The performance of the 2012 and 2013 policy years indicates claims have resumed their upward trend.
After 2011, which was an exceptionally good year, 2012 showed an increase in claims values, even though the frequency of claims continued to reflect the impact of recessionary pressures on shipping. At the year end it was clear that 2012 had seen an increase in the larger claims and in particular, in the number of Pool claims. The current policy year is, at six months development, one of the most expensive claims years of any out of the last 15 years. This is being driven once again by an increase in the number of large claims, although in contrast to 2012 most of the claims are within the Club retention.
The breakdown of the notified claims by risk type (Figure 2) shows the impact of the Pool and cargo claims on 2012 and the Club’s own exposure to casualty claims in 2013. In contrast to the high Pool costs for the 2012 policy year after six months, in 2013 the Pool is relatively subdued so far.
Although it is early in the 2013 policy year, the frequency of large claims in the first six months, particularly those over $3 million, has been greater than in any other recent year. The total cost of notified large claims (those over $0.5million) for the current policy year is more than 25 per cent higher than any year in the previous fifteen and represents 63 per cent of the total claims cost for the period despite being only one per cent of the total claims by number.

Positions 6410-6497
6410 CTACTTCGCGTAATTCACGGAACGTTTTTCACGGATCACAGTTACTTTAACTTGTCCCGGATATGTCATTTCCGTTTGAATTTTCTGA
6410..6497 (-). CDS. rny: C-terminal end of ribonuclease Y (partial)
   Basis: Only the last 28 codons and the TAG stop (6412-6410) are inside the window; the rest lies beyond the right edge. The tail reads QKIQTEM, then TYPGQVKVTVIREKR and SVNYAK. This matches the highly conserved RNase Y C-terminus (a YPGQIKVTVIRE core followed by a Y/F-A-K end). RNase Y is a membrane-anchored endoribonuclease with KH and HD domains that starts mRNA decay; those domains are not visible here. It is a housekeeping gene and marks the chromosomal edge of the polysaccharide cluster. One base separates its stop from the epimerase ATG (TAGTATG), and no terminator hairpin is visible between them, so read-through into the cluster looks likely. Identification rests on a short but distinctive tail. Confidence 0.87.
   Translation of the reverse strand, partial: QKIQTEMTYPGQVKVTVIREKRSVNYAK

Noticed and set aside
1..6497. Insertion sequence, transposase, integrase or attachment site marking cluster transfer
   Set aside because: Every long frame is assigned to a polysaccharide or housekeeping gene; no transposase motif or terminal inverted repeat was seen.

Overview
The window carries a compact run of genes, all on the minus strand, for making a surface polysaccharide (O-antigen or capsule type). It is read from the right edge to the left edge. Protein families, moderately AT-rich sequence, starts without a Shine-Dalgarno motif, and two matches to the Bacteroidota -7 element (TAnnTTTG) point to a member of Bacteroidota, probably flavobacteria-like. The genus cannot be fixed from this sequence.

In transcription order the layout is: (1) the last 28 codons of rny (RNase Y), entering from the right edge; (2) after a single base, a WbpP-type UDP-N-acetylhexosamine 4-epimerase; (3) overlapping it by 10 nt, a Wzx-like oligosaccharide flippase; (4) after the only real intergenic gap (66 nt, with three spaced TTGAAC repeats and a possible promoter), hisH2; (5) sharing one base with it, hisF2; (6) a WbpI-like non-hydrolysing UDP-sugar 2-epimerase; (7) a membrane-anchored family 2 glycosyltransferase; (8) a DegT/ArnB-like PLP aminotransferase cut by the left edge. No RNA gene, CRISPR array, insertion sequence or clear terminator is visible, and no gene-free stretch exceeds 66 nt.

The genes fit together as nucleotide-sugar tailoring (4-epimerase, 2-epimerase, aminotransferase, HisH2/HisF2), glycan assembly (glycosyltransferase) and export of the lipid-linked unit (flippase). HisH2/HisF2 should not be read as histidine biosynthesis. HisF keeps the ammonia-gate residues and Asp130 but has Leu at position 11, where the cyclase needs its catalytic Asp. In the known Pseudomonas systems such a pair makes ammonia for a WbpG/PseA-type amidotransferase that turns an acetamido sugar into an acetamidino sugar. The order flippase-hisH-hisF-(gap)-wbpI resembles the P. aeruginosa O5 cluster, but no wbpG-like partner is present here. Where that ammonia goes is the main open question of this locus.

Attritional claims correlate closely with world trade and the levels of shipping activity. In 2009 there was a significant reduction in the number of claims following the macroeconomic downturn. Subsequently, the number of claims, which fell by nearly 30 per cent, has remained low.
The total cost of claims fell markedly in 2009 and 2010 as a result of the reduction in frequency. However since then the cost has started to rise.
Despite continuing lower claims frequency the most recent 2012 and 2013 policy years look likely to have a similar cost to the 2006 policy year, which was just before the claims peak in 2007 and 2008.
If recovering markets prompt a swift return to the higher numbers of claims experienced before the economic downturn, the impact will be compounded by the new higher cost per claim observed over the last three years and the gap between premium and claims will continue to grow.